Khun Saree: Rediscover the Falling handloom tradition

Khun Saree: Rediscover the Falling handloom tradition

In India, the handloom industry is an inherent part of our Indian cultural heritage. The array of textiles carried out by the Indian textile sector reflects the diverse cultural legacy and is also symbolic of the prowess of Indian weavers. It faces tough competition from the power looms and mill industry and racks with drawbacks like antiquated, capital, incapable marketing ability, and technology and many art forms in India is fade away with time. One such handloom tradition is fade away is Khun from North Karnataka.

What is Khun Saree?

Khun saree is also known as Khan or khana; it is a beautiful, light-weight garment combined with diverse designs, patterns, motifs on the cloth. It is preferred by women in Maharashtra and north Karnataka, and this cotton pure silk handmade fabric is used to stitch a blouse paired with an Ilkal saree from the exact location.  

Origin/ History:

Although the origin was Khun fabric is still a mystery, as people say that it mostly wear by the older generation in North Karnataka. It is said that it is originated in the 8th century when Chalukya Dynasty ruled Karnataka. In ancient times a piece of fabric was used in folded triangles placed on a saree and offered to the goddess. 

Process of making Saree:

It is predicted that this tradition is 200 years old, and it is a challenging task to weave. Firstly, a desirable shade and color are prepared and now blended with different dye powders. After the color is ready, the yard is hung on a steel rod and then dipped into the colored water. The colored water is prepared on a giant metal pot at 40 to 50 degrees Celsius. After 30 minutes, the color is latching out on the yarn. After more than 30 minutes, this yarn is squeezed and put in a dryer.

This dried yarn is neatly untangled and put jointly to use in the handloom process. Now the weavers use the thread and start the weaving process that probably takes 15 days to prepare 200 meters of Khun. It has a hectic process, but the fabric makes the rhythmic taps and clacks of handloom that sound poetic to ears.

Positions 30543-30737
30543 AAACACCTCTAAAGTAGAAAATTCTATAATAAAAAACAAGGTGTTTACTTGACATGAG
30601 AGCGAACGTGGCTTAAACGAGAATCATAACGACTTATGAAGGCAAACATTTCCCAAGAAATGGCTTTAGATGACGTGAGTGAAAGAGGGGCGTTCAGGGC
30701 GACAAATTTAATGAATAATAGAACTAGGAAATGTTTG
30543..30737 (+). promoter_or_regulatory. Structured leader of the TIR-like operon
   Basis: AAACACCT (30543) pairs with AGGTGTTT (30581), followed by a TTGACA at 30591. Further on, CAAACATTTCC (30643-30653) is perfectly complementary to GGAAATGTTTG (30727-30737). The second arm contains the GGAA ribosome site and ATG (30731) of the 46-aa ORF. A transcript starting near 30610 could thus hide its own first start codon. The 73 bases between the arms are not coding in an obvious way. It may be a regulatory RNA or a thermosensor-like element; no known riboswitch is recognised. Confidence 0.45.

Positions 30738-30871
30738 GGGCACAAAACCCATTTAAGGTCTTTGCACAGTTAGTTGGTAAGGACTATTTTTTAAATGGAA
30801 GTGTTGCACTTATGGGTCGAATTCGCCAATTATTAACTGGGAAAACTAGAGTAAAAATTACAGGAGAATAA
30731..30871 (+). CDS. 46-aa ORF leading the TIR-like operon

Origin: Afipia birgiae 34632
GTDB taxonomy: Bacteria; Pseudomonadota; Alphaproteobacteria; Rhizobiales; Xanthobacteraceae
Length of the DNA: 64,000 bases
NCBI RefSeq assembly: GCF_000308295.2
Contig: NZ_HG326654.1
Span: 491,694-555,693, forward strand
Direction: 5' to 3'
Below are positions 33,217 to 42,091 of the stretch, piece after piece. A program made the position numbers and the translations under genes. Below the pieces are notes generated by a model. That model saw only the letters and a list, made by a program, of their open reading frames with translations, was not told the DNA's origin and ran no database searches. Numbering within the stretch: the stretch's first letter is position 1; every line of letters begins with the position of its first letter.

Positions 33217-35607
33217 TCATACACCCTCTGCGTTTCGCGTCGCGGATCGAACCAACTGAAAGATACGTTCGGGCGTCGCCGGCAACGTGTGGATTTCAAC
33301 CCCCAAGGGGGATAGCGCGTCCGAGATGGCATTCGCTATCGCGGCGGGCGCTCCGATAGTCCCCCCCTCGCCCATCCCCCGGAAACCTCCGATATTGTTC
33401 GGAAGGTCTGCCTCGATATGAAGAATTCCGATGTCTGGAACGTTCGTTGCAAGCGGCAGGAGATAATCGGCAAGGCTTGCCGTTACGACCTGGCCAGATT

The Texture of Saree:

The gorgeousness of the Khun is the evaluation of the border with the main fabric of terrific jewel colors like electric blue, emerald green, ruby red, golden yellow, etc., with its specific small motifs. The minor irregularities and the slight unevenness ofthe handloom weave of only natural silk and cotton yarn makes Khun one of its kinds. 

Design & Borders:

The designs, colors, and pallu of this saree are usually made of red silk with white styles wearing designs of temple towers in pomegranate red, brilliant peacock green, indigo, mustard, and parrot green colors. Even the intense or dark-colored body of the saree consists of designs that include stripes, rectangles, rectangular, or plain. The broad border in contrast colors is woven in one-of-a-kind traditional kinds, which provides for Gomi, Parapet, Gaadi, Jari, and modern Gayathri. One also can discover the problematic Kasuti embroidery, which involves putting up to 5,000 stitches by hand on these sarees.  

Final Thought:

We at Cottons Daily understand the want to keep our traditions alive. So, we proudly boast of a group of Pure Hand-woven Khun and Ilkal sarees to buy online, which can be directly sourced from the weavers only for those pretty traditional souls out there. Let your Indianans flow through your attire, be standard, and be proud.

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